September 12, 2012
By Dan Namowitz
Proclamations recognizing the role general aviation plays to support the health, safety, and prosperity of the community at large have been issued by governors in Oklahoma and New Mexico, where a month of celebratory aviation activities were in progress as part of the state’s centennial observance.
In Oklahoma, Gov. Mary Fallin declared August 2012 the state’s Aviation and Aerospace Appreciation Month, issuing a proclamation noting the $1.2 billion impact of general aviation on the economy of the state, with 8,000 pilots and 11,000 aircraft operating from 139 public-use airports.
Throughout September, celebrations in New Mexico have marked a Centennial Aviation Celebration with fly-ins, airshows, and a weekend air tour.
A proclamation issued by Gov. Susana Martinez credited aviation with supporting 48,795 jobs and cited the role general aviation airports play in supporting firefighting responses. Martinez’s proclamation also noted that visitors to New Mexico who arrive in general aviation aircraft spend $61 million, providing economic support to many local communities.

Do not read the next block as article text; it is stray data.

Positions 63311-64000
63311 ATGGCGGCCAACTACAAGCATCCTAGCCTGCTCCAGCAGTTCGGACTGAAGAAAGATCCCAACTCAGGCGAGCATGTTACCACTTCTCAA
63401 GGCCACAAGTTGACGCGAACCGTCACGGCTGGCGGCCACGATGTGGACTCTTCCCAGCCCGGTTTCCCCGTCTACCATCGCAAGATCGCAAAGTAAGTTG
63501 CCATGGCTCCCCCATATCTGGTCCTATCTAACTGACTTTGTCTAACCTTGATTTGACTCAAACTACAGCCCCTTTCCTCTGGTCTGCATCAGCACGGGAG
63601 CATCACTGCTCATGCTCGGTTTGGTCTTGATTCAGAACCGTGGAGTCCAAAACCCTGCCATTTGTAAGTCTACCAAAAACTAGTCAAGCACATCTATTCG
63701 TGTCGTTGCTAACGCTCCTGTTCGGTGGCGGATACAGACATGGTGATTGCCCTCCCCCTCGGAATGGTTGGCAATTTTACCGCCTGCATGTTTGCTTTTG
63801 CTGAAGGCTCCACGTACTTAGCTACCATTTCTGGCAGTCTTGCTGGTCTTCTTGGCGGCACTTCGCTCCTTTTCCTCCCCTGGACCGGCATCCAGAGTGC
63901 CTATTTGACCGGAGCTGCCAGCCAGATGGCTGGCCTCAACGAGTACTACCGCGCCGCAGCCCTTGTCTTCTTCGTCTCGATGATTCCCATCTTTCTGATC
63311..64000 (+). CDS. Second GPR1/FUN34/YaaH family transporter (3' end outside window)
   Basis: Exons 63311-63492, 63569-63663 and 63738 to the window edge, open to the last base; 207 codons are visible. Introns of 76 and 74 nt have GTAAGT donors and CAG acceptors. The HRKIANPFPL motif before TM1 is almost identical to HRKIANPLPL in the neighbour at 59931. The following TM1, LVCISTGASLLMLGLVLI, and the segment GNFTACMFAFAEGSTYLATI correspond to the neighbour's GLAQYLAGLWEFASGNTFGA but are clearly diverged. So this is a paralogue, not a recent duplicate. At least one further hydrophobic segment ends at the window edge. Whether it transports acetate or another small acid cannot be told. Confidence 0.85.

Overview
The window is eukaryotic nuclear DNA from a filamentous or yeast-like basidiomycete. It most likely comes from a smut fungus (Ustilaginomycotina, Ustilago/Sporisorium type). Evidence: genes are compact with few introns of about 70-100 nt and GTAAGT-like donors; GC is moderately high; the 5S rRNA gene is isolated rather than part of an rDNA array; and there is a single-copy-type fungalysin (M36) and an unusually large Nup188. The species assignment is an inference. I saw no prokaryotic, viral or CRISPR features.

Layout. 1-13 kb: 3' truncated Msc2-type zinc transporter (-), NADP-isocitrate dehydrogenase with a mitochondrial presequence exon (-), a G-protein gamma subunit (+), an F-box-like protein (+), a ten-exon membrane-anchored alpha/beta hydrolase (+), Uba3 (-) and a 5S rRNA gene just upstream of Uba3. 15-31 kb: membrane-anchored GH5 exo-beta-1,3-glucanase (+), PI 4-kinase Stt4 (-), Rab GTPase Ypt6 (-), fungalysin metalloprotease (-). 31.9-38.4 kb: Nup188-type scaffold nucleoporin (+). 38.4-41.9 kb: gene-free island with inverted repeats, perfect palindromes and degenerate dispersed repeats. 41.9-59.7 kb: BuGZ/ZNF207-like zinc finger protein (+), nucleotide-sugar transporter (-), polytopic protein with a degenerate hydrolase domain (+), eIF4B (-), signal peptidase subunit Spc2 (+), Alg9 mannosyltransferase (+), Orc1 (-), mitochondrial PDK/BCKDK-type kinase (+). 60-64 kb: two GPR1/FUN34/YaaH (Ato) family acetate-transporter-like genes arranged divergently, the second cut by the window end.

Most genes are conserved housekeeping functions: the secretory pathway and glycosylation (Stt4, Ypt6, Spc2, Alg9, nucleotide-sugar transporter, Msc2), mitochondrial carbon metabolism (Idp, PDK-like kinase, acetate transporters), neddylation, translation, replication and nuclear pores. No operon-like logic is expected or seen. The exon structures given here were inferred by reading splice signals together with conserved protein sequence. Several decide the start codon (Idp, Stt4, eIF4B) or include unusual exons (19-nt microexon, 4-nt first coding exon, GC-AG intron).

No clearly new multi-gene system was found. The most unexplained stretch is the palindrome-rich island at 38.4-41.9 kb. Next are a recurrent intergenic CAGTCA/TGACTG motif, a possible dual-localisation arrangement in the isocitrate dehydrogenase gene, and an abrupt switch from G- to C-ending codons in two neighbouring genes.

Yasmina Platt, AOPA central southwest regional manager, expressed her appreciation for the governors’ actions. Platt is scheduled to participate in New Mexico’s celebratory events by attending the New Mexico Aviation Conference in Ruidoso Sept. 19 to 21, where she will teach a safety seminar on Sept. 21 and will also attend the Ruidoso Airport Open House the following day.
Platt is also a scheduled speaker at the New Mexico Centennial Aviation Celebration opening ceremony in Santa Fe on Sept. 28.
Dan Namowitz is an aviation writer and flight instructor. He has been a pilot since 1985 and an instructor since 1990.
The FAA will miss a December 2015 deadline to reform aircraft certification processes by two years, the agency told the House Aviation Subcommittee during a July 23 hearing.
The Air Safety Institute is supporting an FAA plan to revamp and modernize area forecasts, which have remained virtually unchanged since the 1930s.
Santa Monica voters will be faced with two competing ballot measures in November regarding the future of the California city’s embattled airport.
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